The Forecast

While most of Saturday's daytime hours will be chilly and quiet, a coastal storm system is set to impact New Jersey from late afternoon through early Sunday morning. Temperatures will be very close to the freezing mark throughout the storm, leading to a wintry mess of snow (mainly NW) and rain (mainly SE). While it may take a while for this heavy, wet snow to stick to road surfaces, travel-inhibiting snow accumulations are possible for much of the state.

This remains an exceptionally tricky forecast, and model consensus remains pretty poor. The question I posed in the headline of this article is somewhat rhetorical — crafting a perfectly precise and accurate forecast for this kind of situation is impossible, and practically requires us to defy modern science. There will be places where the difference of a single degree on the thermometer can make all the difference between "boom" and "bust". (I highly recommend you read my Friday evening weather blog for more brutally honest details on the forecast challenge here.)

You'll find two significant changes since my last forecast update: 1.) adjusted the storm timeline earlier by a couple hours, and 2.) scaled back snow totals slightly (especially for the southern half of the state).


--3 p.m. to 5 p.m. Saturday: First snowflakes and raindrops enter New Jersey
--7 p.m. Saturday to Midnight Sunday: Peak of the storm, time of heaviest snow and rain
--4 a.m. to 7 a.m. Sunday: Snow/rain tapers off as storm system exits the coast


Snowfall Sweet Spot 20180217

--Cold, but Light (2-4"): Far northern New Jersey will be cold enough to sustain all snow, but is expected to fall outside of the heaviest snow bands. Air temperature: 28 to 32 degrees.
--The Sweet Spot (3-6"): The heaviest snow and highest potential totals are expected to occur in a stripe along and just northwest of the NJ Turnpike. Note: if substantial rain creeps into this area, there's no way we'll see a half-foot of snow. Additional note: I seriously considered lowering the upper bound of this region to 5", but ultimately decided to leave it alone due to the expected intensity of snowfall (a solid "thumping"). Air temperature: 30 to 35 degrees.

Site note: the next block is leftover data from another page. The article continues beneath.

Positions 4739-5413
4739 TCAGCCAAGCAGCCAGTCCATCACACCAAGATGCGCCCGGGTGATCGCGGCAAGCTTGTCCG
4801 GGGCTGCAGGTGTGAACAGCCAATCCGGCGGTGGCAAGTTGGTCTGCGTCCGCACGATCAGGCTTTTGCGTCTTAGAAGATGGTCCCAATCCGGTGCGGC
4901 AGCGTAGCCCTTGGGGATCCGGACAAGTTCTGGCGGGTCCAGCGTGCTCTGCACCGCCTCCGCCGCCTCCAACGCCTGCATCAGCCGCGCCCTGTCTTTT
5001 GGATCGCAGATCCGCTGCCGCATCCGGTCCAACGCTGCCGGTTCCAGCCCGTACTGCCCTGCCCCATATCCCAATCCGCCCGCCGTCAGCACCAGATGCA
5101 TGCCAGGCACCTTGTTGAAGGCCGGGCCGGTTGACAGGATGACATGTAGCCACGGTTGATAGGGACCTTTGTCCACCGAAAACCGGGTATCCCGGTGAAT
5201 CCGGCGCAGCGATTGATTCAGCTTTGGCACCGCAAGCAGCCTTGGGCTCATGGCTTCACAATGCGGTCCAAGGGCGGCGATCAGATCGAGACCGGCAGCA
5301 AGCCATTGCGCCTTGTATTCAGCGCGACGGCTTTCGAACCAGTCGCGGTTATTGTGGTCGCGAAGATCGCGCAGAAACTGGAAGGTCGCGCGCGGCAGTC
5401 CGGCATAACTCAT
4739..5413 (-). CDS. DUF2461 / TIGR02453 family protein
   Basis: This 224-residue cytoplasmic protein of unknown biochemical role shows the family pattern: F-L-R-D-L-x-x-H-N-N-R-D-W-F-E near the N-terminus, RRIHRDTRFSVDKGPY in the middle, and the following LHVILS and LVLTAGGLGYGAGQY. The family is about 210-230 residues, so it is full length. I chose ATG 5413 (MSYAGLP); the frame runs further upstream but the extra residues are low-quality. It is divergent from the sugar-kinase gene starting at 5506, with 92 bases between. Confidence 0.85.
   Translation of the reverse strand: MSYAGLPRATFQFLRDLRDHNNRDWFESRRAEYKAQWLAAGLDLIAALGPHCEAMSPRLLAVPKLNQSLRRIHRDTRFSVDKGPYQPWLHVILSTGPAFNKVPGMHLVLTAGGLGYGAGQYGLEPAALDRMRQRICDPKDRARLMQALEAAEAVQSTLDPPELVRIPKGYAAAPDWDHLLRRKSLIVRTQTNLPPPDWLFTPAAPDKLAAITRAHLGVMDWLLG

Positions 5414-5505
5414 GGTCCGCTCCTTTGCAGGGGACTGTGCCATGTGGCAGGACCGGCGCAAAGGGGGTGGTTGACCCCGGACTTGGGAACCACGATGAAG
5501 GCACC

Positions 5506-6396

--Heavy, but Warm (1-3"): While southern New Jersey will be closest to the center of this potent little storm, temperatures are expected to be just above freezing for most of the overnight. As you would expect, that will lead to more rain/mix than straight snow. Air temperature: 32 to 36 degrees.
--Mostly Rain (0-1"): Along the south coast, temperatures will likely hover above-freezing all night. There could be some snow and sleet mixed in here. But this are alf the state looks mostly wet and not wintry. Air temperature: 34 to 40 degrees.


As expected, early Saturday morning, the National Weather Service issued their suite of warning and advisory products for this storm. The NWS office in Mt. Holly (which covers most of NJ) opted for a Winter Weather Advisory. The NWS office in Upton, N.Y. (which forecasts for the 5 counties in NE NJ) issued a more severe Winter Storm Warning.

Upton's snow forecasts have been among the highest of all forecasters in the region for this storm. In my professional opinion, given the low snow ratio and poor phasing of this storm, their big totals and warning are misplaced and overdone. It's going to be exceedingly difficult to get snow totals over 6 inches (the general warning threshold) in New Jersey.

Warnings and advisories from the National Weather Service. Pink=Winter Storm Warning, Purple=Winter Weather Advisory.
Warnings and advisories from the National Weather Service. Pink=Winter Storm Warning, Purple=Winter Weather Advisory.

--Winter Storm Warning (4-7") from 5 p.m. Saturday to 7 a.m. Sunday for Bergen, Essex, Hudson, Passaic, and Union counties.

--Winter Weather Advisory (2-5") from 4 p.m. Saturday to 4 a.m. Sunday for NW Burlington, Camden, Gloucester, Hunterdon, Mercer, Middlesex, inland Monmouth, Morris, Salem, Somerset, Sussex, and Warren counties.


No matter what falls from the sky — snow, rain, or a combination of both — road conditions are going to get pretty messy during the height of the storm Saturday night. During periods of heavy snowfall, visibility may be severely reduced.

If you do see accumulations, be aware the snow is going to be very heavy and therefore difficult to shovel. As you venture out to clear your driveway and sidewalk, be extra careful to not overexert yourself and take frequent breaks.

There's a decent chance that church services and other community activities will be delayed or cancelled Sunday morning, especially in the snowfall "sweet spot" through northern and central New Jersey.

Final Thoughts

If this forecast turns out to be a total bust, and only an inch or two of snow falls over New Jersey, the GFS model will be the hero of the day. I will not be completely surprised, but I will be supremely disappointed.

If 7+ inches of snow falls in New Jersey, NWS Upton will emerge victorious. Ha.

Again, I can't stress this enough... Please look beyond the concrete forecast numbers. Weather conditions are going to get yucky — even downright dangerous. No, it's not a "major" winter storm. No, you don't need to stock up on "french toast" supplies. And yes, any snow accumulation will melt quickly in Sunday's 50-degree air.

Please take this wintry mess seriously, especially if you have any intention of going out Saturday night through Sunday morning.

Dan Zarrow is Chief Meteorologist for Townsquare Media New Jersey. Follow him on Facebook or Twitter for the latest forecast and realtime weather updates.

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